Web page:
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New England Patriots quarterback Tom Brady aims to reverse an NFL penalty for playing with underinflated footballs. (AP photo) New England Patriots quarterback Tom Brady aims to reverse an NFL penalty for playing with underinflated footballs. (AP photo)

New England Patriots quarterback Tom Brady aims to reverse an NFL penalty for playing with underinflated footballs. (AP photo)

Jon Greenberg
By Jon Greenberg June 22, 2015

Remember the idea that science might answer once and for all what happened to the New England Patriots’ under-inflated footballs? It was a nice thought, but recent information has basically told us to forget it.

As quarterback Tom Brady begins his appeal to reverse the NFL’s findings, the truth will remain, it appears, in the eye of the beholder.

We fact-checked a claim from Patriots coach Bill Belichick that atmospheric conditions could push a football’s pressure "down approximately one-and-a-half pounds per square inch." Ultimately, we said Mostly True, noting that it is indeed possible.

In the months since, much has happened, and some people have asked to take a fresh look. Ever the humble fact-checkers, we are happy to do so.

As followers of this saga will know, the NFL-commissioned Wells Report said that the "preponderance of evidence" led investigators to believe that two Patriots equipment staffers let air out of the footballs and that Patriots quarterback Tom Brady was at least generally aware that they did it. The NFL leveled penalties on the team and suspended Brady for four games.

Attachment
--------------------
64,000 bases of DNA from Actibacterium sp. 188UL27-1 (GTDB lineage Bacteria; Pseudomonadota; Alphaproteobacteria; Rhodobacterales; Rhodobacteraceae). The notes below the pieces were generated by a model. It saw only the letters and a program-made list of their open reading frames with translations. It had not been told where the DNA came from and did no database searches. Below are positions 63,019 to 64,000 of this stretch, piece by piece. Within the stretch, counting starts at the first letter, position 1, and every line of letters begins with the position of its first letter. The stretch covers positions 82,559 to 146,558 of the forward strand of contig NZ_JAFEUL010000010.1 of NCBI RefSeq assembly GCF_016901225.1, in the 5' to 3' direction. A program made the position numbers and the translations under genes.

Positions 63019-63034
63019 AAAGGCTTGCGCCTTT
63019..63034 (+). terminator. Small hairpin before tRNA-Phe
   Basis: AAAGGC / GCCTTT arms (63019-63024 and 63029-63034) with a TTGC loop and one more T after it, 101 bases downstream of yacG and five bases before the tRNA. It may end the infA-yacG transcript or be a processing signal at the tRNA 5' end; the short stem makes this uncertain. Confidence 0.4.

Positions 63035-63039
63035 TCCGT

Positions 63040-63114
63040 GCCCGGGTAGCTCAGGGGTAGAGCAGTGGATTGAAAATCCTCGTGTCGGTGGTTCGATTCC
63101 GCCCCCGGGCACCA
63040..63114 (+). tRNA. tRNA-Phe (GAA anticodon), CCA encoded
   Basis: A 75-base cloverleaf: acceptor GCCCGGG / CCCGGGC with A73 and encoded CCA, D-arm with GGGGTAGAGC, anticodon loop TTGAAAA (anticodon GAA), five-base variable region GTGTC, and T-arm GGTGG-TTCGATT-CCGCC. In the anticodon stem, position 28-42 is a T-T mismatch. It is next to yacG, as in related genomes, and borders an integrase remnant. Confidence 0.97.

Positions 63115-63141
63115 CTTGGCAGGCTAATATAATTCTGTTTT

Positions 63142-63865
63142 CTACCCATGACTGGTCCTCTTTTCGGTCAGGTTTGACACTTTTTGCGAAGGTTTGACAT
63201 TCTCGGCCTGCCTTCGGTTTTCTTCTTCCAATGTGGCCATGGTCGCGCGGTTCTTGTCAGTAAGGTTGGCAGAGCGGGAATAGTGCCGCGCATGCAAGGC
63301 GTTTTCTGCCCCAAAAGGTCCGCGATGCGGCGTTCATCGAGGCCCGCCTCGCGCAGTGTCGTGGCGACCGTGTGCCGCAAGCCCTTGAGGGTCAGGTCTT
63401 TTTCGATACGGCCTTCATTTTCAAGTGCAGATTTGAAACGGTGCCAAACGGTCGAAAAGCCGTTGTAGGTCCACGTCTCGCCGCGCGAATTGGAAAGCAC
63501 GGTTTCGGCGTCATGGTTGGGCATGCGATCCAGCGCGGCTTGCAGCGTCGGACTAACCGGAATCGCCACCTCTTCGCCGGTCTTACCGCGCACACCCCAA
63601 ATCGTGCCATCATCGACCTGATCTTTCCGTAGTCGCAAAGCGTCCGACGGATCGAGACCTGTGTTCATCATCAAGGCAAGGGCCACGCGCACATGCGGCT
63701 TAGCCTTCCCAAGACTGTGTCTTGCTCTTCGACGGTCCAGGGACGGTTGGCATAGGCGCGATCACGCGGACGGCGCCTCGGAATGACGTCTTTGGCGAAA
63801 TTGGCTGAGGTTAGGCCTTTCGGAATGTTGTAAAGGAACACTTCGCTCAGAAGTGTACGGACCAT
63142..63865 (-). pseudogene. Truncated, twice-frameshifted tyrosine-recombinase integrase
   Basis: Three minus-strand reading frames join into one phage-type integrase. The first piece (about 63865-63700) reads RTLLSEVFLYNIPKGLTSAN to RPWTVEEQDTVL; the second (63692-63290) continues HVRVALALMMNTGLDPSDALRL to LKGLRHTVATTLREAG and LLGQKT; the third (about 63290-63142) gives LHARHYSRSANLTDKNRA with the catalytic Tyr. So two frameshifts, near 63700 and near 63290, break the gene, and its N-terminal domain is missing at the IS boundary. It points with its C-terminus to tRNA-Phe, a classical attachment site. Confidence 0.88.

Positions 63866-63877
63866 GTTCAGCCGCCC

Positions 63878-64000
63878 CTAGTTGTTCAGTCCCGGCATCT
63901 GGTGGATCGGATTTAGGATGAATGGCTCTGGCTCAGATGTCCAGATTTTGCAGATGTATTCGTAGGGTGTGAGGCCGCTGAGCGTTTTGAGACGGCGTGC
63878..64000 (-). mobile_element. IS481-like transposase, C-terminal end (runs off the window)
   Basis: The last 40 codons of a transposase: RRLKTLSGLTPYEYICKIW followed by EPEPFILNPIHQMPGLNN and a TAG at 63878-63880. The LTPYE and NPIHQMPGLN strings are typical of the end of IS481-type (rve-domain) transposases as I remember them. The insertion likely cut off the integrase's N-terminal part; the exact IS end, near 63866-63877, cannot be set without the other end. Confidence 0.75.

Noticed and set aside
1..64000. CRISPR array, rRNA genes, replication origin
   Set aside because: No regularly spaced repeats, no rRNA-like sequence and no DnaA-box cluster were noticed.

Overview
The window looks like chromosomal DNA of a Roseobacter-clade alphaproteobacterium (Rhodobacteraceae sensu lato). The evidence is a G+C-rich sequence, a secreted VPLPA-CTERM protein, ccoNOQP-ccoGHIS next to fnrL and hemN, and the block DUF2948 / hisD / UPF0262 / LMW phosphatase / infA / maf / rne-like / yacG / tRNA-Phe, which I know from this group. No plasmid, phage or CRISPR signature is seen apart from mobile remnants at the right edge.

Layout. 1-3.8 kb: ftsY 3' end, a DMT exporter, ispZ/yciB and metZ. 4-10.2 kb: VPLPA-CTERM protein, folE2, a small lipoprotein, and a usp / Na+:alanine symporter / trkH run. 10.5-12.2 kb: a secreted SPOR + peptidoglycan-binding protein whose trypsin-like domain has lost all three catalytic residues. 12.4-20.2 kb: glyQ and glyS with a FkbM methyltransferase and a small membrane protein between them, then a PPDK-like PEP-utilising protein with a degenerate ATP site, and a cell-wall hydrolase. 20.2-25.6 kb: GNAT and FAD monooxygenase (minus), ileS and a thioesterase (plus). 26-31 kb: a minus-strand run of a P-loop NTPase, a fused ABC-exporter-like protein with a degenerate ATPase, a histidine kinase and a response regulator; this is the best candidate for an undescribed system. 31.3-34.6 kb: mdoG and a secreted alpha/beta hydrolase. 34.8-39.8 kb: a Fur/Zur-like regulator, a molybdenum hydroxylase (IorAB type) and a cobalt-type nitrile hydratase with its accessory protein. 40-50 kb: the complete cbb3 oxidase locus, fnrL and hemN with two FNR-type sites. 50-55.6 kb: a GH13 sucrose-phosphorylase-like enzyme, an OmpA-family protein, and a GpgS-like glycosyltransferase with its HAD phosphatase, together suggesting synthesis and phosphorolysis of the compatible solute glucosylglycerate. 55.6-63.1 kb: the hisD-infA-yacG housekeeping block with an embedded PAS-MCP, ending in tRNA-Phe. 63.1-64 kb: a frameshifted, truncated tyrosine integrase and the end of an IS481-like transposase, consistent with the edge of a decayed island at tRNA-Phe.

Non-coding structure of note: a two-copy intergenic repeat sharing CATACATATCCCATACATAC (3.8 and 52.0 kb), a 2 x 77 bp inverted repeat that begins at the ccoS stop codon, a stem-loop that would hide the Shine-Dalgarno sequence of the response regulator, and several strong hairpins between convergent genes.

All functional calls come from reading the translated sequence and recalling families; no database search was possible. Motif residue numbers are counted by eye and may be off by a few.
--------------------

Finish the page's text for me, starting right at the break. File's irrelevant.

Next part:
The most damning evidence in the report were the texts the two staffers had sent to each other in the months before the game. In colorful language (read cuss words), they talked about ball pressure and Brady’s demands. One guy called himself "the deflator."

But hard forensic evidence was very much part of the report, too.

For this, lead investigator Theodore Wells and his team contracted with Exponent, a national engineering consulting firm, and physicist David Marlowe, former chair of the Princeton University Physics Department.

Scientists examined the pressure measurements taken by officials of 11 Patriots footballs from the AFC Championship game against the Indianapolis Colts. (They also had the pressure readings for four balls used by the Colts.) Knowing that the internal pressure would drop when a ball moved from a warm room indoors to the chill 50-degree weather outside, they factored in the temperature shift. They tried to account for how the balls were handled by each team and where they were kept during the game.

And this is what they found: